Monthly Archives: November 2011

Happy Thanksgiving and Muppet Movie Mania

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Occupy

You are Not.  Going.  To Make.  Any of Them.  Shut Up.

 

U.C. Berkeley’s Occupy Cal protest’s floating tents after pitching tents on campus grounds was banned by authorities and their encampment raided by the police.

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Author Interviews and Roundtable Chats

One of the reasons I haven’t been blogging a lot is that I’ve been interviewing authors for SFFWorld, in particular for the new Author Roundtable chats we’re doing in the discussion forums, where we talk with groups of authors further about their work and whatever silly thing that comes into our heads. Most recently, I’ve gotten to interview Carolyn Crane, author of The Disillusionists fantasy series;  SFF horror writer Tim Marquitz, author of the Demon Squad series; and SFF horror writer Lincoln Crisler, author of WILD. I also got to touch base with contemporary fantasy author John Levitt (Dog Days series,) whom I had interviewed last year, in a Roundtable with him, Carolyn Crane, and J.A. Pitts (Sarah Beauhall series.) Tim and Lincoln are currently participating in a Roundtable with dark fantasy author Jasper Kent (the Danilov series.) Click on the links below to check out these interviews and the Roundtable discussions — good fun all around.

John Levitt Interview: http://www.sffworld.com/interview/283p0.html

Carolyn Crane Interview:  http://www.sffworld.com/interview/298p0.html

Tim Marquitz Interview: http://www.sffworld.com/interview/304p0.html

Lincoln Crisler Interview:  http://www.sffworld.com/interview/305p0.html

Author Roundtable: Levitt, Crane and Pittshttp://www.sffworld.com/forums/showthread.php?t=32546

Author Roundtable: Marquitz, Crisler and Kenthttp://www.sffworld.com/forums/showthread.php?t=32632

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Filed under book publishing, SFFH, SFFH Novels to Check Out

Investing is a Risk, But Betting on Humans Ain’t Bad

Over on the Blog Roll I have, you’ll see a link to Kiva.org, which I’ve talked about before:  http://www.kiva.org/

Kiva is a major non-profit micro-loan coordinator. Non-profit and community investment organizations around the world, including some in the U.S., loan out small amounts to entrepreneurs all over to improve and expand their businesses. These organizations work with Kiva who holds money from individuals and teams in accounts, allowing those accounts to pick which loans by these organizations they’d like to help fund.  You can, through Kiva, essentially loan US$25 out to say a pig farmer in Cambodia, which is pooled with other people’s $25.  Over a set amount of time, the pig farmer will pay back his loan in installments. When you get the $25 back, you can loan it out again — to a beauty salon in the Phillipines or a pet groomer in California or a farmer in Kenya. For about the cost of a pizza and sodas, you can help an endless chain of people.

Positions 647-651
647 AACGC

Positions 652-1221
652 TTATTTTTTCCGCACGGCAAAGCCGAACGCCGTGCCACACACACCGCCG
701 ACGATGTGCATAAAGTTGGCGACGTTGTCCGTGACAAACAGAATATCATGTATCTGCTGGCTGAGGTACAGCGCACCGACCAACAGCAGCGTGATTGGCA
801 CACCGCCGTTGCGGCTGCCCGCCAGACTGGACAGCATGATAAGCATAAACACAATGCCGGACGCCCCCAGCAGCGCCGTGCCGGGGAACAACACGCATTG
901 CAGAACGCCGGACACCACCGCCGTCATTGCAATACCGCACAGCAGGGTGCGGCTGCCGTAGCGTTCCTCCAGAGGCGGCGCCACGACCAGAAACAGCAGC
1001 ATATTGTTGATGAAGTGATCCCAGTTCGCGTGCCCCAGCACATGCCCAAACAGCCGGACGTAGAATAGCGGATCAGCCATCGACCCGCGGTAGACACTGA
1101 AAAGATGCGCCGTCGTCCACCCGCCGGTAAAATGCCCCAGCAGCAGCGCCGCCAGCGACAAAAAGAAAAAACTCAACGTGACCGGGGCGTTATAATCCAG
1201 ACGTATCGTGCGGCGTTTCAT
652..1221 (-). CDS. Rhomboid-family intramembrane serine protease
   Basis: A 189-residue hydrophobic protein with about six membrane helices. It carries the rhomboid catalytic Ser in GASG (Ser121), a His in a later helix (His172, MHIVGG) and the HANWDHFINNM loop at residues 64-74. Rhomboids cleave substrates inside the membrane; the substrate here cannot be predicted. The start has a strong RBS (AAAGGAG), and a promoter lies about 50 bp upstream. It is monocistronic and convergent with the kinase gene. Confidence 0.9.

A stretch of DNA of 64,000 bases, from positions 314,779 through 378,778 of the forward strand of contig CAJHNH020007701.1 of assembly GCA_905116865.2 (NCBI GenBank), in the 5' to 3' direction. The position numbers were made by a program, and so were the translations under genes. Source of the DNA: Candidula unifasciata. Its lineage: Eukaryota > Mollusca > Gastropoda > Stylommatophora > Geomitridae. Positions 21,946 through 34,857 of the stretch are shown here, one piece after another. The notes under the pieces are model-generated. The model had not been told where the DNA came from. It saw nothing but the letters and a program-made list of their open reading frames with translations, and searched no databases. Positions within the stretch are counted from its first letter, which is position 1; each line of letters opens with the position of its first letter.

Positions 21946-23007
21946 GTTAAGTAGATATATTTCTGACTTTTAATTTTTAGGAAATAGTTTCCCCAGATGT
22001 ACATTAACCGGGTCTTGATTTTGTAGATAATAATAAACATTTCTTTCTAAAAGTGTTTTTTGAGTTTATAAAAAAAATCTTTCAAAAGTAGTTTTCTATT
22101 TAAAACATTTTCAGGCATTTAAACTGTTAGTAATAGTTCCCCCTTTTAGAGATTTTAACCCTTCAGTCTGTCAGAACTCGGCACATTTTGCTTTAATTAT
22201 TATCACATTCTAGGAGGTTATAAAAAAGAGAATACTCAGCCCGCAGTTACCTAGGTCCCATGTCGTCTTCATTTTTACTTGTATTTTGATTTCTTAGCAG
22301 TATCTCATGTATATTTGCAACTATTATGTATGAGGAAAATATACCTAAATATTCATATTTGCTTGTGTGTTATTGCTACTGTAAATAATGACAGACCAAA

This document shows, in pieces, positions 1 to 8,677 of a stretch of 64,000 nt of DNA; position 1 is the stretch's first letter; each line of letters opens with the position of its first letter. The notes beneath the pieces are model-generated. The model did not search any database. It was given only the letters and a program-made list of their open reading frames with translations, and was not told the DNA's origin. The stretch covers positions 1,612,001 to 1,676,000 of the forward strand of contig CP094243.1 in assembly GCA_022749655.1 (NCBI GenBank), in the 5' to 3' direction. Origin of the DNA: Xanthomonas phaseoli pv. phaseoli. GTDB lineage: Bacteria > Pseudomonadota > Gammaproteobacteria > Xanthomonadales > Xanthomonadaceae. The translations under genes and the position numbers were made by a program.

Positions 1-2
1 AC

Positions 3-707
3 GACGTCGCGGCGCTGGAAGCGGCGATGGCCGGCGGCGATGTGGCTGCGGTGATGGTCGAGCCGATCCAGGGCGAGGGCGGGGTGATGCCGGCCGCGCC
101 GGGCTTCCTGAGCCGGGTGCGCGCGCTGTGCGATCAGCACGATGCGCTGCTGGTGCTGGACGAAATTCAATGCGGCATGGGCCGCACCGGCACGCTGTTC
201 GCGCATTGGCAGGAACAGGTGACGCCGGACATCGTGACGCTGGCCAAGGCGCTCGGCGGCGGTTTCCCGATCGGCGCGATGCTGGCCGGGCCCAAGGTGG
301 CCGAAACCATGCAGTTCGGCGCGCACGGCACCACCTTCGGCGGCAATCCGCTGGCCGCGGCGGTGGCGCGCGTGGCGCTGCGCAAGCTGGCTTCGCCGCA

One of the loans I had made, in Afghanistan, had defaulted. It was my first time this had ever happened (and given the state of Afghanistan, not an enormous surprise.) The guy there I’d loaned to had paid back about half the loan by monthly payments, and then stopped. As the months went past, I figured I was going to have to write it off as a donation. It doesn’t happen often on Kiva that someone defaults but it can happen when people are struggling wherever they are.

But today, I got word from Kiva that payments had come in for my loans and there along with payments from other loaners, were two of the missing ones from the guy in Afghanistan. He’s not caught up yet, but it was enough so that I was able to make a new loan to another entrepreneur. More important than the news that maybe the late loan will eventually get paid back, was just that it was a sign that the guy was okay, still going and maybe business was turning around for him. I had bet on him and it might not work, especially in Afghanistan where we don’t know what’s going to happen. But maybe it made things a little better. Maybe it helps put food on someone’s table. And from there, who knows what can happen. Betting on humans ain’t bad, especially compared to the alternative.

Anyway, it made my day sunnier. If you can spare some cash, it’s a great deal of fun and you get to keep doing it as long as you like. You can even join some crazy teams that count your loans as part of their pool efforts such as Nerdfighters: we aim to decrease world suck, or Dumbledore’s Army or World of Warcraft Players: We like to help people out in the real world too! Because we’re just that silly.

 

 

 

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Happy Halloween!

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